People often ask us what’s most important for successfully implementing a sustainability strategy. The answer is: It All Comes Down to People – and there are two kinds of people.

It may be obvious that it takes people to implement a strategy. For some initiatives, specific skills are needed, but with a values-focused strategy, it’s not just one particular group of people. It’s really two: senior managers (including the CEO) and everybody else. With such a broad range of issues, it takes active engagement and support by the whole organization to realize your goals. Support from senior management – and we mean vocal and frequent support – focuses the organization on taking the initiative seriously. A high priority initiative with this kind of management support attracts employees to get involved and participate.

We are not saying that you don’t need strong support from certain individuals or groups within your organization, just that you need more. For example, you may need expert input from your facilities manager, your human resources folks, or you corporate trainer in order to frame your initiative, but everyone in the organization uses electricity, contributes to whether a workplace is free of harassment, and is part of the fabric that makes a company an upstanding corporate citizen. You might not need the entire workforce to pick some of the low hanging fruit served up by conservation and waste elimination efforts, but you do need everyone to be involved in strategies that depend on behavioral changes or require thinking about new and innovative ways to create new environmentally-focused products or services.

Here are 4 key things to consider when you are trying to drive company-wide, management and employee engagement:

  1. Get noticed. Getting the engagement you need in a sea of competition for the scant hours in a business day may require a carrot or a stick. Incorporating more environmentally-conscious measures into to performance-based evaluations can give your initiative a big boost. You can do this for a particular goal on which everyone can engage (an energy target, for example) or for the overall initiative, with each group having metrics most aligned with their area of work. Having the CEO set the example – and issue regular reminders – for expected behaviors can also make a big difference and have a trickle down affect, as you work to achieve significant cultural changes that such initiatives often require.

  2. Make it fun. We aren’t talking about no work and all play. People have fun in a variety of ways. The key is to offer a variety of ways in which your workforce can feel rewarded in pushing toward the same overarching goal of becoming a more sustainable organization. Working on a tough challenge (e.g., make this product more environmentally and socially friendly without reducing profits) can be as much, if not more, fun than a company tree planting event. Sometimes a field trip to a recycling plant is the inspiration needed for a core group of workers to spearhead a new social norm within the company about recycling. Mandatory training programs that incorporate a social element can create new workplace bonds and cross-pollinate ideas for innovation.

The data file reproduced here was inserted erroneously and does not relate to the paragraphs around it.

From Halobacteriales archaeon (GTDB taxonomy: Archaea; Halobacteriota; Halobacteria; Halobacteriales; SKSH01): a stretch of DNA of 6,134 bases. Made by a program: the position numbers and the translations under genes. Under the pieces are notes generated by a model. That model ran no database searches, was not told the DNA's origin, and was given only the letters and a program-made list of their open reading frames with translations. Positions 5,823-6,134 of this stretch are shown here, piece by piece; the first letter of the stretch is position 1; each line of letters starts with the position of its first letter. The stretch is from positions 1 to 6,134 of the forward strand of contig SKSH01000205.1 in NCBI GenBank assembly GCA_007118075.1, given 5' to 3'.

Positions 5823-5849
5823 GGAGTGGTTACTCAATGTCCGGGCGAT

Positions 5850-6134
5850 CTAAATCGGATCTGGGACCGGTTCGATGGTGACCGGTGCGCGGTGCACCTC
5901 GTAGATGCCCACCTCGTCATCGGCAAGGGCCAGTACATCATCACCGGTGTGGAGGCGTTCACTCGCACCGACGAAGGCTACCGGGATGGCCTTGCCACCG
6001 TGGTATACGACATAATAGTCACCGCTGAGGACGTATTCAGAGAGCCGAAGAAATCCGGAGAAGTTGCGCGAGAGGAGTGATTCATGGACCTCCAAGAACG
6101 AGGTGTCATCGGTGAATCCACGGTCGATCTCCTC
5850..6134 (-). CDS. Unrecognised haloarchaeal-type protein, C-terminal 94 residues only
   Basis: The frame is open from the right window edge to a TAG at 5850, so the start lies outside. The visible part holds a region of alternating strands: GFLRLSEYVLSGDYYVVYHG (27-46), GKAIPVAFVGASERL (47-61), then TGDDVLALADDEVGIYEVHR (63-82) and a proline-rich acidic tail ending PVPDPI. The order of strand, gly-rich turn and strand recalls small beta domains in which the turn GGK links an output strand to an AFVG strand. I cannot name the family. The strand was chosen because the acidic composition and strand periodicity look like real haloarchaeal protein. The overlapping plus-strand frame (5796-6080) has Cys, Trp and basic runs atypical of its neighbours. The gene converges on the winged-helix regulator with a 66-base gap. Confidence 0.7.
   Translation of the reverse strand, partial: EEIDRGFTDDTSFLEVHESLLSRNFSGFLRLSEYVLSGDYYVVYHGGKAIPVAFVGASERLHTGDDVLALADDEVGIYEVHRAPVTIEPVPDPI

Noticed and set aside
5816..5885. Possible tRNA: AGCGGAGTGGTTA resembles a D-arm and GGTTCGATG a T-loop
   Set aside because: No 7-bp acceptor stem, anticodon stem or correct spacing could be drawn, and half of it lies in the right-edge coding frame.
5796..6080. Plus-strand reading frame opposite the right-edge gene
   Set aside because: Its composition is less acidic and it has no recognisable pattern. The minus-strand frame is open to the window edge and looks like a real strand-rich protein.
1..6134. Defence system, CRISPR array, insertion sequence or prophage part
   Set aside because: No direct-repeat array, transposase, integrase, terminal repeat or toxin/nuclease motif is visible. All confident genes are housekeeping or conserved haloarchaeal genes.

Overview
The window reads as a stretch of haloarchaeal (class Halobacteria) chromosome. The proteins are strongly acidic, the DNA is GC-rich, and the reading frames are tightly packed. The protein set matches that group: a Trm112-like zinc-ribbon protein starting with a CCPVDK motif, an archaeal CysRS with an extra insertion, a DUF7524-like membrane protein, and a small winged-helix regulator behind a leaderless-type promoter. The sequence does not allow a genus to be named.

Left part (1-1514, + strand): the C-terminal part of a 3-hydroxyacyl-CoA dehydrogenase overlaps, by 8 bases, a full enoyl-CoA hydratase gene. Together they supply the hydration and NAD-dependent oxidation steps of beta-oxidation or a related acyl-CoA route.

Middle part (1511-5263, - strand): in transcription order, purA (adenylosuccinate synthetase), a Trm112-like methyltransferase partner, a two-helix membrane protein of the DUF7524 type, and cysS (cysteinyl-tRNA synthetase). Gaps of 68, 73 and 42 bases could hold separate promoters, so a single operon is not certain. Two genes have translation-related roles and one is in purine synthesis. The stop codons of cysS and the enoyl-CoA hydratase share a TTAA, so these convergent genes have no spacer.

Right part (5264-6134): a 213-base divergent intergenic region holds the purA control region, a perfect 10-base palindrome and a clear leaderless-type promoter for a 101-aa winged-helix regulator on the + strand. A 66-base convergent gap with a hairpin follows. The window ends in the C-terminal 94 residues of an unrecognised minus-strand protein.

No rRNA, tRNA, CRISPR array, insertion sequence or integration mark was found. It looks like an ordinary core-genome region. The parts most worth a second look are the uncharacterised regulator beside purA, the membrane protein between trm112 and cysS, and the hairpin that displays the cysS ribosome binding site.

3. Make it a conversation. A company is made up of people! Talk with them about your new or improving initiatives. Help workers understand why the company is doing what it’s doing. Help them see how they can contribute. Find out what’s important to them. What part of the activities are the most meaningful? Good managers engage employees and reduce turnover by talking regularly with employees to make sure they understand their roles and feel fulfilled. More often than not, involvement in a green initiative or a green team can provide meaning for workers with even the most routine or repetitive jobs. If your managers engage in these types of conversations, they will know whom to engage and how, and the benefits will be greater than just having a successful program.

  4. Recognize the movers and shakers. All of them. Celebrating success is an important part of keeping people engaged. And we mean showing genuine appreciation by recognizing important milestones with something your high achievers really want. It doesn’t have to be monetary or huge; it just has to be meaningful – like an afternoon off, some flex time for an important personal event, or access to the CEO over a meal. Publicly ring the bell. And if you don’t know what’s important to your employees, you missed the last paragraph!

Sustainability is about building your organization’s capacity to endure, and no matter which way you slice it, it all comes down to people. Click here for to see Sustrana's white paper on using sustainability initiatives to spur employee engagement!